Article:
Surface Area: 9.3 square kilometres
What the natives are called: Totalatenses or Totalateños Nickname: Rebotaos
Outstanding Sights: Santa Ana parish church, Cerro de la Corona dolmen, Las Cascadas
Geographical Location: in the western part of the La Axarquía region, adjoining the municipalities of Málaga, Moclinejo and Rincón de la Victoria. The village is 290 metres above sea level and is 22 kilometres from Málaga and 13 from Rincón de la Victoria. The area’s average precipitation is 540 litres per square metre and the annual average temperature is 17.5º C.
The small municipality of Totalán is crossed north to south by the stream of the same name, and spreads its irregular and elongated surface between the La Axarquía region, to which it belongs, and the Hoya de Málaga (Málaga Valley). As might be expected of such a frontier between two zones its landscape shows some characteristics of each, but it can be seen that the Málaga Mountains slightly predominate.
This is, then, a terrain mainly of hills and ravines whose plant cover is made up primarily of olive and almond trees, brush and pastures, and only along the riverbanks are there a few orchards and market gardens. This small territory is surrounded by such low to medium elevations as the Salazar (512 metres), Vareno (501 metres) and Las Herrerías (664 metres) hills. The Totalán stream only flows part of the year but sometimes has very high water.
There are very few historical records available with which to reconstruct the history of Totalán before the Christian conquest, and they are not plentiful even after that event. It is known to have belonged to the "alfoz" (district) of Málaga, and it is also known that there was a tower of which practically nothing remains today. It is documented, however, that in 1483, a few years before the fall of Málaga, El Zagal defeated within the boundaries of this municipality part of the Christian army that advanced along the route of the Totalán stream towards this area from Antequera to attack the Muslim force camped near Moclinejo. The Arabs received timely warning about the Christians’ approach and emerged victorious from the confrontation.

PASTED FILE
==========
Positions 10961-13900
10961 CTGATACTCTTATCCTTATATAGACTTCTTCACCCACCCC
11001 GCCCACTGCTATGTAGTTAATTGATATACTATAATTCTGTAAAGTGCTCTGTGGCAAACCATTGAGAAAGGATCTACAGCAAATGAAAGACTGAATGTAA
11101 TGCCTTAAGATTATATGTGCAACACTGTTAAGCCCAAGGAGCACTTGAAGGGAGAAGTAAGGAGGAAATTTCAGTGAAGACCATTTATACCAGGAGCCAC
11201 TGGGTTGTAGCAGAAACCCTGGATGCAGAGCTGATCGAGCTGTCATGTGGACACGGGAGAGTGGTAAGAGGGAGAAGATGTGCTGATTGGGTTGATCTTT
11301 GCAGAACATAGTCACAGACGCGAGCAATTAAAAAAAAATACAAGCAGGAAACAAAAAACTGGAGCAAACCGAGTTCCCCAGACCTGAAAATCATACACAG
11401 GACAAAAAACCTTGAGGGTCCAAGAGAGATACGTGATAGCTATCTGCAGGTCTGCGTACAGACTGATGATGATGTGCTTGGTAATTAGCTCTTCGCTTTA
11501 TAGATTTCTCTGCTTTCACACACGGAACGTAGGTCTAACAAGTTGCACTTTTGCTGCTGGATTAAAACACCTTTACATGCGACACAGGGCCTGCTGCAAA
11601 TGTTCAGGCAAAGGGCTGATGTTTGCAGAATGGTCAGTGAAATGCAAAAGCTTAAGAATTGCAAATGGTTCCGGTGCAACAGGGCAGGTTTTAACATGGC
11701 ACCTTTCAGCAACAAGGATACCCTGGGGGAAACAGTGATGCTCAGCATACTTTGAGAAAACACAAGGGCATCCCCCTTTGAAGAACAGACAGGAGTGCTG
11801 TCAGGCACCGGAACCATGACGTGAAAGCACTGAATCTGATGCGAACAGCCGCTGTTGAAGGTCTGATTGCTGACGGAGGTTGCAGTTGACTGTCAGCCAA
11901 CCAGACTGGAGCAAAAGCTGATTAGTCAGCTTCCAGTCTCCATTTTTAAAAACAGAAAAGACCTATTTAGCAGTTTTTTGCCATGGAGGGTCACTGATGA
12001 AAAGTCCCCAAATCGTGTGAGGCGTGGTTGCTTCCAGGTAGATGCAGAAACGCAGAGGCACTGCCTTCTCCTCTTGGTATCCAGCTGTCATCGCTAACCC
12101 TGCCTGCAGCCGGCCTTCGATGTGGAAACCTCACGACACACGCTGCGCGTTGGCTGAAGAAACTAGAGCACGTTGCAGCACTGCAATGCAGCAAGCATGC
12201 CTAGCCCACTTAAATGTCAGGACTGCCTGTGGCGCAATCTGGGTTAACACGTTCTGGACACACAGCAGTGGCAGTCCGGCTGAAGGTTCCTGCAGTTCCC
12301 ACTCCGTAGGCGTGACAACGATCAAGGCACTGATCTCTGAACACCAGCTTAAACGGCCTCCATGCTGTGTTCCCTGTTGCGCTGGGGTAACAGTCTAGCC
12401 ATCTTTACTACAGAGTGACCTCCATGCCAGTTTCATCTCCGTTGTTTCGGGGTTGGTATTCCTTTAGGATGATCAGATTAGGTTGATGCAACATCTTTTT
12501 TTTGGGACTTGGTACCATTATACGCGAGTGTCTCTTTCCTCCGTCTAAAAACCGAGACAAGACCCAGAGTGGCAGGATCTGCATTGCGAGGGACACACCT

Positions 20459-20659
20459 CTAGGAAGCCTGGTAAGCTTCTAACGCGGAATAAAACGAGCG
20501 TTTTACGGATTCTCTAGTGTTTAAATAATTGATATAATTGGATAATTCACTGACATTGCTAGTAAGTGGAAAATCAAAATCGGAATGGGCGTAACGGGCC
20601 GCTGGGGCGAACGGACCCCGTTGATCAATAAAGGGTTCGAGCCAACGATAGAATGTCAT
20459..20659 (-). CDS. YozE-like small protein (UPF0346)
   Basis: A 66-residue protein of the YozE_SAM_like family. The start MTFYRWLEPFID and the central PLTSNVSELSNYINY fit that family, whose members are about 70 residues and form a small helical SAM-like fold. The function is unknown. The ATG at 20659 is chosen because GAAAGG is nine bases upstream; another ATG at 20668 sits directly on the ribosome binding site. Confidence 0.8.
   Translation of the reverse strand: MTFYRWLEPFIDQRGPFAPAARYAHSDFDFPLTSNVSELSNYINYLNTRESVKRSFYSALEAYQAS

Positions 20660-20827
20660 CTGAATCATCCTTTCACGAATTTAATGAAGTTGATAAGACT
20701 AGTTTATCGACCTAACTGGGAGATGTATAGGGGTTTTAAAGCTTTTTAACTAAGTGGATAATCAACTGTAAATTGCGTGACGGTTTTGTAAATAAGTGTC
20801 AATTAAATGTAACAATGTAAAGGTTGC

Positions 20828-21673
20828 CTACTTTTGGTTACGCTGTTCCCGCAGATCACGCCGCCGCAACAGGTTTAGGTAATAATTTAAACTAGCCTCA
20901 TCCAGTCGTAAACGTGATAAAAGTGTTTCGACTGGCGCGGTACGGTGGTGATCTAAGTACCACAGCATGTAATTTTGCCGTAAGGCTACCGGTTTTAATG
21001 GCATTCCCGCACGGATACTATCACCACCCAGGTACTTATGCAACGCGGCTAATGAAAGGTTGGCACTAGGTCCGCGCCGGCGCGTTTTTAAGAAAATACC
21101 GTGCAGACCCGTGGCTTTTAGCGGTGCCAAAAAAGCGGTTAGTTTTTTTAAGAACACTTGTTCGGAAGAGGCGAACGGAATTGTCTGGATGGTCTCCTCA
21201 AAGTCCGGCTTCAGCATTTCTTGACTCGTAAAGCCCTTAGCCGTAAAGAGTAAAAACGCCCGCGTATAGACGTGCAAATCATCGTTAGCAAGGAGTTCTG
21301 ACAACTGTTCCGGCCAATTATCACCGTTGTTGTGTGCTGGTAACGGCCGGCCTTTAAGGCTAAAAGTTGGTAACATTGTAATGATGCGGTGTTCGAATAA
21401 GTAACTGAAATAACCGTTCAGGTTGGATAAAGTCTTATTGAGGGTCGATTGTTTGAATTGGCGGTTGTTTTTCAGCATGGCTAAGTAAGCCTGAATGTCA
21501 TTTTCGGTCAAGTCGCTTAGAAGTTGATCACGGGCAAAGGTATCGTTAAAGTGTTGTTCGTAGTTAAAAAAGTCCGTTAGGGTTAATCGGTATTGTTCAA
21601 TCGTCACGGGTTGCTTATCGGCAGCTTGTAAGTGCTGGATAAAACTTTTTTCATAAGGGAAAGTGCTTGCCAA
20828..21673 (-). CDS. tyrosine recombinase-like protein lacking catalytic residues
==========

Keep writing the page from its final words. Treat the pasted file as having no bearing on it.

There is one popular theory that the village’s name is Arabic for "torta" (a kind of pastry). There are also a number of documents that note the existence of several small communities in the area called Tortela, Tortila and Tortalán, which according to this theory indicates that in one or more of these places this typical Andalusian confectionery must have been produced. So far, however, no trace of the existence of such a craft has been found.
There is also the belief that the Totalán stream had a strong current during the Muslim period, which explains the existence of an olive oil mill in this territory. In any case, given the lack of documentation of any kind of any important event in this municipality, there is every reason to believe that the history of Totalán beginning with the Christian conquest followed the same path as that of the adjoining villages. Its history was so similar that it suffered, and suffered greatly, from the phylloxera pest in the late nineteenth century that destroyed all the grapevines that had been the base of the area’s economy.
The destruction of Totalán’s main resource, the grapevine, resulted in the gradual abandonment of farmsteads and lands. The greatest population exodus, however, came about in the 1940’s, well into the post-war period, when many of its residents moved to the Málaga neighbourhood of El Palo in search of a livelihood in the provincial capital.
The exit for Totalán via the MA-179 is shown by signs on the Mediterranean Expressway (A-7; N-340) at Rincón de la Victoria.
Full graphical path: http://bit.ly/tcehUW
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